“He understands the game,” Kolmer said of Blanks. “He keeps his head in the huddle, much like he does in football. There’s a difference between football shape and basketball shape and he’s now getting a grasp of it.”

Blanks just recently held Memorial’s standout point guard A.J. Aviles to just 11 points.

“We’ve been playing better of late because of him,” Kolmer said.

Senior Danny Henson, the catcher on the baseball team, has returned for his third year of varsity basketball. The 5-foot-10 Henson starts at the off-guard slot for the Redwings.

“He’s a bulldog,” Kolmer said of Henson. “He’s scrappy and tough. He’ll defend you for 32 minutes, annoying you the whole time. He leads the team in taking charges.”

The aforementioned Morrison is the Redwings’ 5-foot-9 wing player.

“He’s a guy who can get to the basket,” Kolmer said. “He can shoot the ball. He’s a very good scorer. He’s been a good addition. The other kids like him and gravitate towards him.”

There’s a good reason why. Since Morrison became eligible, he’s scored 24 points against Union City, 11 against a red-hot Snyder team, 15 against McNair Academic and 24 in the win over Dickinson.

Six-foot-three sophomore forward Juan Garabito has been a pleasant surprise, averaging a little better than 11 points and six rebounds per game.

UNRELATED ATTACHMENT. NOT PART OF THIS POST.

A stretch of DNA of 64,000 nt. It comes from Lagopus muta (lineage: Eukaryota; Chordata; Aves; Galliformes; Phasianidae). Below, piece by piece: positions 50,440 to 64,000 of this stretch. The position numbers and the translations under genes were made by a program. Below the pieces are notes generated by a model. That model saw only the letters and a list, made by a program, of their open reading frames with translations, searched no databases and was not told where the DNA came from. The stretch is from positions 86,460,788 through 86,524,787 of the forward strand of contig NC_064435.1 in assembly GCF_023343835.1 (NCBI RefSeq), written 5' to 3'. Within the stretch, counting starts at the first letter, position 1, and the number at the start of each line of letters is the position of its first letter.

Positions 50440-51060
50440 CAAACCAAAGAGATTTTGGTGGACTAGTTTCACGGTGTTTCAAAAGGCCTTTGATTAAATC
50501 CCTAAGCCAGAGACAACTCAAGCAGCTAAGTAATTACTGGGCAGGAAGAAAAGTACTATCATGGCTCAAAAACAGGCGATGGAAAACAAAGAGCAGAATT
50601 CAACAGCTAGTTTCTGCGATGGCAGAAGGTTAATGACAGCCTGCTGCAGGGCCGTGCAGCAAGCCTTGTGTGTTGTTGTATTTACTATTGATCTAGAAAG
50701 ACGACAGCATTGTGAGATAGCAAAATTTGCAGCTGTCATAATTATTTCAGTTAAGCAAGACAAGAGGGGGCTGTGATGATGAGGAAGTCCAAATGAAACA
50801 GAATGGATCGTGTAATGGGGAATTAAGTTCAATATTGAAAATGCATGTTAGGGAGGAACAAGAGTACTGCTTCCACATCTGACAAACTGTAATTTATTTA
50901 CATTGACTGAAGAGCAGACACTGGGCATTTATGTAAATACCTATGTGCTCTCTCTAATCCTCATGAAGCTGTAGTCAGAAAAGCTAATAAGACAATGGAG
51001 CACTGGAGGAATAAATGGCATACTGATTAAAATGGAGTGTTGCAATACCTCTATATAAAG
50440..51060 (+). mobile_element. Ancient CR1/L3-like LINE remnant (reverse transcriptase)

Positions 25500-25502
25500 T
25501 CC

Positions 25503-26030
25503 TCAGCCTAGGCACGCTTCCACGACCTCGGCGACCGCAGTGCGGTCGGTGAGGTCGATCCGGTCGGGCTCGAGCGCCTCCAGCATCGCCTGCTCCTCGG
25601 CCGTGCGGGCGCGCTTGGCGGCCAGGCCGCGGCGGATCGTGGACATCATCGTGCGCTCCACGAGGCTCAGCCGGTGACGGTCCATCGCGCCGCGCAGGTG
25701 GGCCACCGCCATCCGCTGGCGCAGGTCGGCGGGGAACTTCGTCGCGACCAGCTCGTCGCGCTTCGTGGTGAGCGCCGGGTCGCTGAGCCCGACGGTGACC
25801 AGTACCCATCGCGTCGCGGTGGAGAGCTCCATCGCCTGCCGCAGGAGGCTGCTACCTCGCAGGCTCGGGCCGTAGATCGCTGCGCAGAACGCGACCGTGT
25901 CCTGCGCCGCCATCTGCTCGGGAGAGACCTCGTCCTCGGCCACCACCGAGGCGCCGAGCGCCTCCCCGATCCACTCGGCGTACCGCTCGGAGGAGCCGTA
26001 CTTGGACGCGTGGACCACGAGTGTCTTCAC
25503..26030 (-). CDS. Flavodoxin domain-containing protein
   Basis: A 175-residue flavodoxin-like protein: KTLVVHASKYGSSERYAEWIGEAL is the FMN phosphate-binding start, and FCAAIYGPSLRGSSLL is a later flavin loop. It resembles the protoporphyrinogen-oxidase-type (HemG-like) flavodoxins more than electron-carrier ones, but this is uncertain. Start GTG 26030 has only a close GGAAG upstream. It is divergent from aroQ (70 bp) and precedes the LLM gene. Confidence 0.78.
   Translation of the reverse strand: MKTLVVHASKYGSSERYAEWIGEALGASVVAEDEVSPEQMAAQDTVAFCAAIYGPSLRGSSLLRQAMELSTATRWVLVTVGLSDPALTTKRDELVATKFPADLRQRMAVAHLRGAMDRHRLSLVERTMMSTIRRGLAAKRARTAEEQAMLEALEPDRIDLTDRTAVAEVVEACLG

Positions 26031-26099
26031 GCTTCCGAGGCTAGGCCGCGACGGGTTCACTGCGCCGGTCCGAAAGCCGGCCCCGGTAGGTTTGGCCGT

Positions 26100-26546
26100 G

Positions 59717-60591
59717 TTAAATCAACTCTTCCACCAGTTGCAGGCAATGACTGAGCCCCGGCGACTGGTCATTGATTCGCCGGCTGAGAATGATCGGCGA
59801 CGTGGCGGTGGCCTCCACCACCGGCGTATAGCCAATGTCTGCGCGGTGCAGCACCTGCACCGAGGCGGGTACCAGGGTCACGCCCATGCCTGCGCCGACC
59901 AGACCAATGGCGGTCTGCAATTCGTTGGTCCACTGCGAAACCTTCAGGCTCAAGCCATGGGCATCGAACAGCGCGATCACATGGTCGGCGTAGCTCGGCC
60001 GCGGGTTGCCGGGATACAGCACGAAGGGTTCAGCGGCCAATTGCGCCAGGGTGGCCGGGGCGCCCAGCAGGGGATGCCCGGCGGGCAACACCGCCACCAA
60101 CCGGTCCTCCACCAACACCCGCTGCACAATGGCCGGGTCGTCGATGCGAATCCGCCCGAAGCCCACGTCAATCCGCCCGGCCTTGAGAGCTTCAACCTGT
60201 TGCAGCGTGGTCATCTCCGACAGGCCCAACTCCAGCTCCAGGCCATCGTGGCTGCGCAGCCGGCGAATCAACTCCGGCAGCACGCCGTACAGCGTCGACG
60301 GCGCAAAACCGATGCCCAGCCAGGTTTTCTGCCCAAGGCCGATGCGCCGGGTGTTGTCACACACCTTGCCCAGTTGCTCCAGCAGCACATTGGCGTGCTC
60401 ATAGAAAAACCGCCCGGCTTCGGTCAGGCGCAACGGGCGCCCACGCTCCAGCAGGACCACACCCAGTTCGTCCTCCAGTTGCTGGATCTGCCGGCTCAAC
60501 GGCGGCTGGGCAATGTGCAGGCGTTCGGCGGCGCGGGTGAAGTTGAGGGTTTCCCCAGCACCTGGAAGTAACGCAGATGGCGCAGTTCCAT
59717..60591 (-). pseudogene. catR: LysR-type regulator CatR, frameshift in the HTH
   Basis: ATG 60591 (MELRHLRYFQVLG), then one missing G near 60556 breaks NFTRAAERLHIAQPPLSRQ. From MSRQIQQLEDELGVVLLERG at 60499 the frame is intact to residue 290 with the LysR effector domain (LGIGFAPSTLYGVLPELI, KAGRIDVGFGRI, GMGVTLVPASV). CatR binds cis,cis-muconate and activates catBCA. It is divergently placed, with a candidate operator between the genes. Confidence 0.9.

“He has the potential to get a double-double every game,” Kolmer said. “He’s a quiet, reserved kid, but as the season has gone on, he’s become more vocal. The others have become more apt to find him on the floor. He’s only 15 years old, so he has a lot of growth in him. I saw something in him in the fall league and I thought he was going to be a good player. He’s coachable and will only get better.”

The 6-foot-1 Freeman is just a physical presence on the floor.

“He’s not a great shooter,” Kolmer said. “But he can run well and finishes well around the rim. He has enabled us to get good pressure on teams. He’s able to get by defenders and create for others.”

Damon Murray, a 6-foot junior, plays forward.

“He’s just an athlete,” Kolmer said. “He made the biggest shot of the season.”

It was Murray’s heave at the buzzer than defeated Dickinson and turned the Redwings’ hopes around.

Juniors Matt Harasek, a 5-foot-11 guard, and Freddy Guevara, a 5-foot-9 guard, give Kolmer some depth off the bench.

“They both are interchangeable,” Kolmer said. “They give us energy and a little bit of a scoring punch.”

Then there are the Lane brothers, namely 6-foot-1 sophomore Tyshaun Lane and his little brother, 6-foot-4 freshman Jasir Lane are both learning the ropes while getting some playing time. The Lane brothers are the sons of former Redwing gridiron Curtis Lane of the 1990s.

“Both have been around us for a while, so they know what we’re doing,” Kolmer said. “They’ve been good additions.”

So the Redwings keep churning along.

“I like to say we’re a different team,” Kolmer said. “We were a different team December 1, then January 1, then February 1. The goal is to be the best version by March 1. It can happen.”

Anything can in the postseason playoffs.

Jim Hague can be reached via e-mail at OGSMAR@aol.com. You can also read Jim’s blog at www.jimhaguesports.blogspot.com, follow Jim on Twitter @ogsmar and listen to the Hudson County Sports Podcast on YouTube, Facebook and Twitter. This week’s guest is 1976 Olympic silver medalist Gail Marquis.